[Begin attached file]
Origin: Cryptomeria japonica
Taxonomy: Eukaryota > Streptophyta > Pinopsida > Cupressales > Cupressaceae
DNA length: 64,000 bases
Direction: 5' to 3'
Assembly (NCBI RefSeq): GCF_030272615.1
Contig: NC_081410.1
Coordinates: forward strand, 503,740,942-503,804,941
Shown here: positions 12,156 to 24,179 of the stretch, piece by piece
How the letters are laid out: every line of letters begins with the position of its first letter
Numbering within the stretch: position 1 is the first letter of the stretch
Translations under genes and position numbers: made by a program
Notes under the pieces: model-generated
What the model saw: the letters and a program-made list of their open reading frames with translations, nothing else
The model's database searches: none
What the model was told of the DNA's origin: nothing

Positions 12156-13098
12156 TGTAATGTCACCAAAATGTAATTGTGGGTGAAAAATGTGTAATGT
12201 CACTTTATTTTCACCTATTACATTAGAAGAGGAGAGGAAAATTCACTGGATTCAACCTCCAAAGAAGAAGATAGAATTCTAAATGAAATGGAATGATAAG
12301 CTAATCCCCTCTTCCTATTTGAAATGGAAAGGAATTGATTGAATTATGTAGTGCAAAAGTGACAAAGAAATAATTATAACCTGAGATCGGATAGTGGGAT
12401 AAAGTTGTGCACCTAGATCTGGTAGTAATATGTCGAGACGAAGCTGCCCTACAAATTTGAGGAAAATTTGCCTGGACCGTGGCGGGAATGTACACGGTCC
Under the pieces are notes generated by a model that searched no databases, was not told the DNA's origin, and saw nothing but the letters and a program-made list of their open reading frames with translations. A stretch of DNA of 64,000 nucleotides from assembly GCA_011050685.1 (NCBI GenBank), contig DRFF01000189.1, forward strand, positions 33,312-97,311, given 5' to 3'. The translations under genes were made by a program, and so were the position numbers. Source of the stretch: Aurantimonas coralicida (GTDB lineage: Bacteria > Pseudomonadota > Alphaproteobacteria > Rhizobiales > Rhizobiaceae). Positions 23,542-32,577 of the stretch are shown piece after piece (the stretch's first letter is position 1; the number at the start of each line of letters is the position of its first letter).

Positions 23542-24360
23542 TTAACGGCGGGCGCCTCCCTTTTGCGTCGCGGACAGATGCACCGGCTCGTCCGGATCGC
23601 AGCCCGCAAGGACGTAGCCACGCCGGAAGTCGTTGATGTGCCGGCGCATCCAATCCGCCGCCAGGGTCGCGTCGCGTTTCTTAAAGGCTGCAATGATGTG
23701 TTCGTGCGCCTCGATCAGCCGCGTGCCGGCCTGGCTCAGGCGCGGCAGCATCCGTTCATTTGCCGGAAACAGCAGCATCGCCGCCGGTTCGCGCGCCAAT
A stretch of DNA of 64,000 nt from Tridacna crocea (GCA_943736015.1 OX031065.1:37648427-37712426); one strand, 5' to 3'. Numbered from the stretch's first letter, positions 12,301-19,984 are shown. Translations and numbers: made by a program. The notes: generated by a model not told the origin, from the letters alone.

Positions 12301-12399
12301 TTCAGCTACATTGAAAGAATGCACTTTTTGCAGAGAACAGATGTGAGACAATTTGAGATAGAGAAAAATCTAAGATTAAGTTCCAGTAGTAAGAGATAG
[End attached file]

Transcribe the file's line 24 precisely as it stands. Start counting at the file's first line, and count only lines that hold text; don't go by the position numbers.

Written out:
23601 AGCCCGCAAGGACGTAGCCACGCCGGAAGTCGTTGATGTGCCGGCGCATCCAATCCGCCGCCAGGGTCGCGTCGCGTTTCTTAAAGGCTGCAATGATGTG